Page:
Chapter XVI.
Amusing answers from Training Colleges and higher grade schools—"A while at every class"—"Lash
him"—Duck and hen—"Naked and not ashamed" —Leeches—French and German blunders.

Chapter XVII.
Before 1872 many parish schoolmasters in the North were divinity students—An occasional hitch—One troublesome—Prayed for four times in one day—Religious instruction—Homely estimate of Mary and Martha—Minister and teacher generally good friends—One exception—Relation of school board to teacher of more business but less sympathetic type than before —Apparently less interest on the part of parents—An amateur Sutherland examiner.

Chapter XVIII.
Farm-servants too often regarded simply as agricultural implements — Little encouragement or opportunity for self-improvement — Safeguards of a virtuous life broken down—Feeing markets—Too few two-horse farms as objects of ambition—Too few cottages on the farm for married men—An example worthy of imitation—This slackening of kindly relationship not confined to farmers and farm-servants.

Chapter XIX.
The Academy of Old Deer — Sir George Reid, Paul Chalmers, Robertson Smith, Sir David Gill—Large
dinner-parties a social mistake—A very clever cook.

Chapter XX.
"Watchie"—Advice on marriage—Parody of Tennyson's "Brook"— Brownlow North —A long quotation—
Spurgeon — Plain-spoken old ladies—An awkward elder.

Chapter XXI.
Professor Blackie—His versatility, vitality, and disregard of convention—Dinners at Blackie's and Calderwood's —The Hellenic Club presentation on his eightieth birthday— His ingenuousness—Masson—Maclagan—Christison—Norman Macleod—His breadth, force, humanity, and humour—The late Lord Inverclyde.

Chapter XXII.
Infant-teaching much improved—When should it begin—"D—n the cat I"—Great improvement in reading-
books—Reading the most valuable school product—Corporal punishment—Dr Melvin—Leather—Thomas Fraser of Golspie—An equestrian incident.

Chapter XXIII.
Not to be imposed upon — Praying for Queen Caroline — Rounds of toasts — Humorous certificates — A Nathaniel—Yon—Wattle Dunlop—Advice based on Biblical example—Providence and limited liability—"A divinity that shapes our ends".

Chapter XXIV.
Joint University and Normal School training—Necessary to maintain the tradition of the old parish school—Progress most satisfactory—Training College curriculum widened and raised—Attitude of Edinburgh Board towards practice in singing—Visits to English Training Colleges — Students' dinner scheme —Secondary schools—Organisation improved—Edinburgh Merchant Company set the example of reform—Lord Balfour of Burleigh's Endowed School Commission—Splendid results.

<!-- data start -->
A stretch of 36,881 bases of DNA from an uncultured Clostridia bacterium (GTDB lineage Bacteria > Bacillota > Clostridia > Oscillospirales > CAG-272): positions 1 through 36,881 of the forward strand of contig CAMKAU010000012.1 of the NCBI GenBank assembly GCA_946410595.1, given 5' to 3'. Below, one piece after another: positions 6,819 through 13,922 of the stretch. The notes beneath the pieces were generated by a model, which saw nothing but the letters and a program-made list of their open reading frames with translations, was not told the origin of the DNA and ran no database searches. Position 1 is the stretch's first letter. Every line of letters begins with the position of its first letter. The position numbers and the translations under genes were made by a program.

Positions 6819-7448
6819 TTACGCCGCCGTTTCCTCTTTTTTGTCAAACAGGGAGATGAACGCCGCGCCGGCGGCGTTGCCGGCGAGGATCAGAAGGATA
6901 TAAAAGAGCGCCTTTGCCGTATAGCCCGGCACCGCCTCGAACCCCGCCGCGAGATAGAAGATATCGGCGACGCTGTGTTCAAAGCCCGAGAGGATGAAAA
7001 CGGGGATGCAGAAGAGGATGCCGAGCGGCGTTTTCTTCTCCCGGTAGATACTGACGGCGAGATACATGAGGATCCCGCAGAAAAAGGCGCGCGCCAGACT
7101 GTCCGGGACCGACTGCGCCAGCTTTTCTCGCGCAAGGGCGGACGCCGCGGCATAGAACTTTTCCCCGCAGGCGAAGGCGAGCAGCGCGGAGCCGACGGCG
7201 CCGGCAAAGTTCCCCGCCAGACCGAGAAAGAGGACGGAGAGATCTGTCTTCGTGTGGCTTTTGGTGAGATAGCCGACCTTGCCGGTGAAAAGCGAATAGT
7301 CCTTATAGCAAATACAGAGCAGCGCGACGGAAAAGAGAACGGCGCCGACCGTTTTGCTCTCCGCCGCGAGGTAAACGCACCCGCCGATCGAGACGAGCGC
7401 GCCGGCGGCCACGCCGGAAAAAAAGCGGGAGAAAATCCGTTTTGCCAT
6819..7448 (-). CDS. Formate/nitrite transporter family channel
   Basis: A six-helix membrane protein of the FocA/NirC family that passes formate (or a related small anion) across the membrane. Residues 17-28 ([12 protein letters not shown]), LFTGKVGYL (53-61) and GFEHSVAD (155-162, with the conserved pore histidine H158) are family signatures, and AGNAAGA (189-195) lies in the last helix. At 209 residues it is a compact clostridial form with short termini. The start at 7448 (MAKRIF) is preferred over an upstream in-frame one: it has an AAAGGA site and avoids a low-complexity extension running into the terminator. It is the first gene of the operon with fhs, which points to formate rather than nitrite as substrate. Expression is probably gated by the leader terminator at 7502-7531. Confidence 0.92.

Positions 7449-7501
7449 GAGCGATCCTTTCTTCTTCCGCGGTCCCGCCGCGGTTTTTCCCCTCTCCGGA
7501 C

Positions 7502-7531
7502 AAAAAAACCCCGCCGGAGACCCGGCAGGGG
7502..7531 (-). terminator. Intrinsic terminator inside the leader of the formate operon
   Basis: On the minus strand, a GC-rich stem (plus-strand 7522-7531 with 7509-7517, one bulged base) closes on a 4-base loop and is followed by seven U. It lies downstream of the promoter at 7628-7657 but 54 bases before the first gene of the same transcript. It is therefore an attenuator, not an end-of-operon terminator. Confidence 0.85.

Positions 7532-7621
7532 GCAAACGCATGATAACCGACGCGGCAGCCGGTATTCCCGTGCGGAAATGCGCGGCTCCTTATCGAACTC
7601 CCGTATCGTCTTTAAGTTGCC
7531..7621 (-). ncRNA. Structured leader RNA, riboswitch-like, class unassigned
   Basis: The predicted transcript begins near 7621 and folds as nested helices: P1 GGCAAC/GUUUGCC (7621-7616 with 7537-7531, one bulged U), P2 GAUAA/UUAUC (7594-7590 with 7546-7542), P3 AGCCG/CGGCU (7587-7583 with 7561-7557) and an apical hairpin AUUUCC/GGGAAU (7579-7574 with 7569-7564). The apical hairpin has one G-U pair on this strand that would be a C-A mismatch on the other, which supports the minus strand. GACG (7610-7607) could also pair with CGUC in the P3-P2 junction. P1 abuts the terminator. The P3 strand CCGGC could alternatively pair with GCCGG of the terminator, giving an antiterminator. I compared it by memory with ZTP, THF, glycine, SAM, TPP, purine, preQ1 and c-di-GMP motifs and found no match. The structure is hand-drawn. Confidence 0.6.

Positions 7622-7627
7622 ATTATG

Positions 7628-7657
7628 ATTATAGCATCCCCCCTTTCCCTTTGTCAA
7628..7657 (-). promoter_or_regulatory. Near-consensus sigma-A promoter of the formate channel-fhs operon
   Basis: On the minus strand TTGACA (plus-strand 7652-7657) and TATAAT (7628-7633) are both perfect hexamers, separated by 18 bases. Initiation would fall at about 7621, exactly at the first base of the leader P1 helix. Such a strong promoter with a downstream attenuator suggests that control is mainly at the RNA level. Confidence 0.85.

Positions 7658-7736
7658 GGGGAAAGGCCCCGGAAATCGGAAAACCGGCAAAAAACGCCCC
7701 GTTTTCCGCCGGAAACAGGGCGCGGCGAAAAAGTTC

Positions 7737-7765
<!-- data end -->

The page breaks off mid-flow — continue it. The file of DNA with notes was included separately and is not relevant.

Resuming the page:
Chapter XXV.
The bitters latitude — Give it a good name — Sudden meteorological change — Bibulous Scotland — "He put too much water in his whisky"—Its preservative qualities—Spontaneous combustion—An awful risk— A Highland funeral — Roman Catholic rag-gatherers—The most dangerous form of drunkenness—Sabbath observance in the Highlands—Men—Superstitions.

Chapter XXVI.
Teachers with rare exceptions eminently faithful and trustworthy — No charity for cheating — Amusing mistakes—"My kingdom for a horse".

Chapter XXVII.
Failure of a red-herring scare—"I'm a fisher mysel'"—Different points of view—" Moral suasion perfect nonsense"—Examination in religious knowledge—A courageous minister—" Not big enough to haud a
sow!"—An athletic beadle.

Chapter XXVIII.
The typical fisherman—Inscriptions—Sir George Grove —Crofters and domestic animals—A ticklcsome car-driver—Irish bulls and repartees—Daniel Webster, the American orator —Sir John Macdonald — Fire-brigade drill.

Chapter XXIX.
Intercourse with the Department pleasant—My connection with it slackened, not broken—Relations with
managers and teachers.